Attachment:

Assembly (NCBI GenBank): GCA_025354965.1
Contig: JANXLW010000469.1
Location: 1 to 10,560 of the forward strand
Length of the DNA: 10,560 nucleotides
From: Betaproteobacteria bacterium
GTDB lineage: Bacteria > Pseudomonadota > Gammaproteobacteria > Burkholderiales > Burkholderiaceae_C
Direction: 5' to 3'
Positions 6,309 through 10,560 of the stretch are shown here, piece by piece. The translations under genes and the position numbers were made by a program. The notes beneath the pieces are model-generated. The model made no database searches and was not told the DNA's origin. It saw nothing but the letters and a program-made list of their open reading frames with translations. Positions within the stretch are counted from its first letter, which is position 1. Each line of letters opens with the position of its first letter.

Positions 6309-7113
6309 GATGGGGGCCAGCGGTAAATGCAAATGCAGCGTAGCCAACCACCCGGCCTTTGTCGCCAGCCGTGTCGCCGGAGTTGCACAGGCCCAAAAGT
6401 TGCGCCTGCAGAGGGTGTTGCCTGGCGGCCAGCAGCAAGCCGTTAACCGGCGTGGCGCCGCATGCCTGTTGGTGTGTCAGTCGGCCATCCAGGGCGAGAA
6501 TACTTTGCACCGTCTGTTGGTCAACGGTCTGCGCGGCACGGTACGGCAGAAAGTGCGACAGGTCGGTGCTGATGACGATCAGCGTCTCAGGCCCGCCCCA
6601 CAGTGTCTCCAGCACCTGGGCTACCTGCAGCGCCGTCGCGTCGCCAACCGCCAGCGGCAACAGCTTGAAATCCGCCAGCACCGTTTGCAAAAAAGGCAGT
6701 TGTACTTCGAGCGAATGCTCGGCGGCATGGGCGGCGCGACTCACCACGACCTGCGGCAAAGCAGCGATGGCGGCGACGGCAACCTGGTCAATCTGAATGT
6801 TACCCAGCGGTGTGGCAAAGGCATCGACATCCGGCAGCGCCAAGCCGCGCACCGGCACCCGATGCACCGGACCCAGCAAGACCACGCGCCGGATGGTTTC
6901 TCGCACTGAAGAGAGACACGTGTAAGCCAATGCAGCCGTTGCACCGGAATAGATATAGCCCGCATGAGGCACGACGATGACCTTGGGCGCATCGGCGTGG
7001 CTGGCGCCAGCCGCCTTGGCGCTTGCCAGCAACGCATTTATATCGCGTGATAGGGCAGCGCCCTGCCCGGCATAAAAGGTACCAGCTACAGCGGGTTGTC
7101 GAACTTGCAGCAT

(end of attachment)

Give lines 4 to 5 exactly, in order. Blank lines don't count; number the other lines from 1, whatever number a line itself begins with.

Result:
Length of the DNA: 10,560 nucleotides
From: Betaproteobacteria bacterium